Category Archives for English Essentials

Creative Writing in Singapore

Parents are always on the lookout for that extra edge for their children, whether it be academic subjects or enrichment activities. One of the top things on their agenda is boosting their child’s “Creative Writing” skills. However, in Singapore, “Creative Writing” tends to overlap with PSLE Composition Writing. In this article, we hope to dispel some of the misconceptions surrounding the notion of “Creative Writing” in the context of the primary school syllabus in Singapore.

Myth 1: Creative Writing means learning new ideas to write more interesting PSLE compositions

Often, parents enquire about creative writing classes for their children, with a view to preparing them for the national examinations.

In practice, there is a slight difference between the PSLE composition writer and the creative writer. Most parents are aware of the stringent requirements of the PSLE composition component. Students must adhere very strictly to certain rules, such as the grammatical rules of sentence construction. Hence, parents look for ways in which their child can inject fresh ideas to make the composition stand out, thereby garnering higher content marks. Creative Writers do not necessarily have such constraints; they are free to break the established rules, if it adds a new dimension to their writing. Thus, the creative writer does not necessarily do well at the PSLE.

At Creative Campus, our teachers often brainstorm content and plotlines with the students and where applicable, incorporate some of the techniques of creative writers, for instance to foreshadow events, set up expectations or introduce a new twist to their story.

Myth 2: Creative Writing means “using big words” in writing

There is no doubt that a good command of the English language and vocabulary is crucial to a writer’s craft. In some circles, this has been misconstrued to mean that a good piece of writing depends on how many bombastic word one can use.

This is a dangerous myth that must be debunked. Creative Writing, and writing well in general, requires sensitivity to the language. Tutors are not doing their students any favours when they provide lists upon lists of synonyms and “creative phrases” to be used for some of the more common scenarios that pop up in the examinations.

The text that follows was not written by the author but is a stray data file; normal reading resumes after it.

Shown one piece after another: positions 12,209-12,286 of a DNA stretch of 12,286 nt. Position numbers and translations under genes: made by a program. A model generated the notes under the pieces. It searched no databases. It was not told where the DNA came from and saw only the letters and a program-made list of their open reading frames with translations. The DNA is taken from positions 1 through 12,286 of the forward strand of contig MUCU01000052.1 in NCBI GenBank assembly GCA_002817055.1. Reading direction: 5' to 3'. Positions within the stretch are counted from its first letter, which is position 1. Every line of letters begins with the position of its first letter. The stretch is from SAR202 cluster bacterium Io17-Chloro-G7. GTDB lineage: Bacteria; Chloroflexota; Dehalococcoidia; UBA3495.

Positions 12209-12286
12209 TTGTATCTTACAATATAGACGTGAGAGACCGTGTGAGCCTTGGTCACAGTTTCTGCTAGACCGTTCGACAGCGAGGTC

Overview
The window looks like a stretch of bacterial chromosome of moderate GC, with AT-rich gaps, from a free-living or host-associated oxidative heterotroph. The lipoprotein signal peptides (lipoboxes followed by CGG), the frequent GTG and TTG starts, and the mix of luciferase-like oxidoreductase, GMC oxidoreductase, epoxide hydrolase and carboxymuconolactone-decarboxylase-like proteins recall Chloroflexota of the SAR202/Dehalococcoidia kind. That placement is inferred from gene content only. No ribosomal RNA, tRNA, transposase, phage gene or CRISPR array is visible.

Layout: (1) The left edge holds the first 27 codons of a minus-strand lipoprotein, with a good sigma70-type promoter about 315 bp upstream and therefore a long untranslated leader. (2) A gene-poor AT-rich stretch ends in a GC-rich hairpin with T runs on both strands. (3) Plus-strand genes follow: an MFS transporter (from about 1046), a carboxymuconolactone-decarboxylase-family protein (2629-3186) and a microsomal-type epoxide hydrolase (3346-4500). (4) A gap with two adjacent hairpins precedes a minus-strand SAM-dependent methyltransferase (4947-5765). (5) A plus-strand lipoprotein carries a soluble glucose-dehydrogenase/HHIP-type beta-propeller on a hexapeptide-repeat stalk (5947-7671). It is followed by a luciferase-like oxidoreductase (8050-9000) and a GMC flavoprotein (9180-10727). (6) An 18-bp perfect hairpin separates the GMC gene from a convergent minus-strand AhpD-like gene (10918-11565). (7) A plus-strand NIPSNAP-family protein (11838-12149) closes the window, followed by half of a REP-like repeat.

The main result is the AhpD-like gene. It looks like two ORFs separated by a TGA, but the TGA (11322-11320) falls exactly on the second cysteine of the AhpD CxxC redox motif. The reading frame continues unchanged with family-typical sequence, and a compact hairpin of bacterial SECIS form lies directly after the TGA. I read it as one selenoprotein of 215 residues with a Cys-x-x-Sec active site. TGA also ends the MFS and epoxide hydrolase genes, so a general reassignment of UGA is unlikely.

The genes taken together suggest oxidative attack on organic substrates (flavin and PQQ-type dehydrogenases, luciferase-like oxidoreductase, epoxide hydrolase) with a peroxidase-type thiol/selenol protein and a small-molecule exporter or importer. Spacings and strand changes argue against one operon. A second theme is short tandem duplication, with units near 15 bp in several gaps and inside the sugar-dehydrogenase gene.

The teachers at Creative Campus are well aware of this, and make it a point to go through the nuances of language during class. In this way, our students do not leave the class with the mistaken notion that they must memorise phrases to regurgitate in their composition. In fact, forcing “big” words and phrases into their writing without a good understanding of some basic language structures can result in oddly worded, even illogical compositions.

Myth 3: Creative Writers can hammer out a perfect first draft

Some people conceive of the writer as an inspired artist who, chancing upon an idea, writes furiously and comes up with the perfect novel. Nothing could be further from the truth. Creative Writing involves a great deal of planning, even for the most seasoned writer. The PSLE composition writer also has to do the same. However, whereas the PSLE student has to get his draft right during the course of the examination, the creative writer is not constrained by time; the latter can finish a draft, come back to it in a few days and revise it to his heart’s content.

To expedite the process of constructing and delivering a well-crafted composition, our teachers go through some of the most important techniques students need to craft the best composition they can under examination conditions.

Furthermore, at Creative Campus, compositions are written on a regular basis, which gives the students ample practice and allow teachers to impart crucial writing skills by building upon previous work. The result is a student who can plan and draft an A* composition when it really counts.


Are some people naturally talented at writing? What really is Creative Writing, anyway?

While it is true that some people take to the English language quite naturally, it doesn’t mean that Creative Writing is beyond the reach of students. Thus far, we have discussed the differences between Creative Writing and PSLE writing. Now, we need to also be aware that fundamentally, sound writing is about technique, and anyone can learn techniques.

The PSLE student learns the techniques and applies them in his writing.

The Creative writer applies the techniques in his writing, and experiments with breaking some rules to see how it affects his writing.